Latest News 2011 April What is Parental Access?

What is Parental Access?

In the state of New York, child visitation is now referred to as "parental access" in the court system.

If a judge has granted joint custody or legal custody of a child, child visitation is normally granted. However, that child must have been a resident of the state for at least six months, unless there is an emergency provision that can be proven. For example, a sibling or grandparent may petition for custody of a child if the parents are unable to provide for him/her. In most cases, however, only extraordinary circumstances will prevent a non-custodial parent from having a reasonable amount of visitation with the child.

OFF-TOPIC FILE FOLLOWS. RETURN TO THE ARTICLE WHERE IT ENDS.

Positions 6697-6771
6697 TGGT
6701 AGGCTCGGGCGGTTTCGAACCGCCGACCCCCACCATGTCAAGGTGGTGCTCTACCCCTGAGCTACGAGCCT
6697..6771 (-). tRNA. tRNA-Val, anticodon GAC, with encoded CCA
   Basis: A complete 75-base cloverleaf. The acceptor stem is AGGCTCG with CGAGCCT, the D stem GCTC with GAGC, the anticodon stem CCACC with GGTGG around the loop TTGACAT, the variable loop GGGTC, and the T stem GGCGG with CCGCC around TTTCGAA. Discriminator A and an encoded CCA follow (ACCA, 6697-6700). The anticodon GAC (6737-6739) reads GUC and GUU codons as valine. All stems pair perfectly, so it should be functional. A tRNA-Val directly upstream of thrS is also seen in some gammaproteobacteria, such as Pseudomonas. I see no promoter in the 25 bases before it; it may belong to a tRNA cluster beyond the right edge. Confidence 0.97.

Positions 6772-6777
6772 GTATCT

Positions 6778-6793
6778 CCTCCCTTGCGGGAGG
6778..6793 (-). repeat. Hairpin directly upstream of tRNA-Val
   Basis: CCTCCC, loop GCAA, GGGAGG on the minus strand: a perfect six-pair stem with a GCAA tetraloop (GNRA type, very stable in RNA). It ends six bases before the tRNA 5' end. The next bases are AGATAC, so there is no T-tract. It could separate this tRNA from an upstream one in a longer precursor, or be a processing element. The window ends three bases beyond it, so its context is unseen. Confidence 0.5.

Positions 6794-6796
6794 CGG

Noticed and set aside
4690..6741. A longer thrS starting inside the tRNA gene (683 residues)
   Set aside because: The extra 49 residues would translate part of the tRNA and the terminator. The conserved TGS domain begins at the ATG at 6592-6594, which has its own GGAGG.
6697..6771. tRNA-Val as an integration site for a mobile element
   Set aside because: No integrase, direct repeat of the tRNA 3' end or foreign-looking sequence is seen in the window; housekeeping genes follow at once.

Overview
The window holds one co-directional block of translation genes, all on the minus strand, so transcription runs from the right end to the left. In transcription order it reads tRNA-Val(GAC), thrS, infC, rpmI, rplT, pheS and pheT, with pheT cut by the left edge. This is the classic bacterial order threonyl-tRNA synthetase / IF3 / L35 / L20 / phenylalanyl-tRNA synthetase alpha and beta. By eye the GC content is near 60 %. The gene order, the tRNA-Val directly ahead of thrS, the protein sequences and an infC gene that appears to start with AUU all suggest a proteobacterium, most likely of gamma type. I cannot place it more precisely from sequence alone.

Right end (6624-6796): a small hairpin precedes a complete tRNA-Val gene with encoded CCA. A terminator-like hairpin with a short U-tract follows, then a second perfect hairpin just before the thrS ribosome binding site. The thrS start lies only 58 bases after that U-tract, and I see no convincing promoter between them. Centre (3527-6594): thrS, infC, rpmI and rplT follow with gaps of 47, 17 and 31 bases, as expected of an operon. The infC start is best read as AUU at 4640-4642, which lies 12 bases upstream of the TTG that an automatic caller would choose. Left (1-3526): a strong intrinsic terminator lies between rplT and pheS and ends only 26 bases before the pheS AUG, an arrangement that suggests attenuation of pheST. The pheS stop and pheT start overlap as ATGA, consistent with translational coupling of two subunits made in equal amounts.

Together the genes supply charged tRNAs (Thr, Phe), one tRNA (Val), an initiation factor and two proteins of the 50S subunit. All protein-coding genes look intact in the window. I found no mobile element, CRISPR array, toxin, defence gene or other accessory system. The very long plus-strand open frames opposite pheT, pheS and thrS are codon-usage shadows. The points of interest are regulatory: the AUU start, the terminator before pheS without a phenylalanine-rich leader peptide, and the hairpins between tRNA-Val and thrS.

Judges will always consider what is "the best interest of the child" when deciding child visitation matters. The court system prefers to grant "liberal access" to the non-custodial parent unless domestic violence or drug/substance abuse has been proven. If parents cannot come to an agreement regarding a parenting plan and/or visitation schedule, the court will be forced to step in to create one for them; however, it is likely not to appease other side, but it will be legally binding.

If you are having trouble working out a custody schedule with your spouse, it is time to call a family law attorney today to start working on your case.

Categories: Family Law, Visitation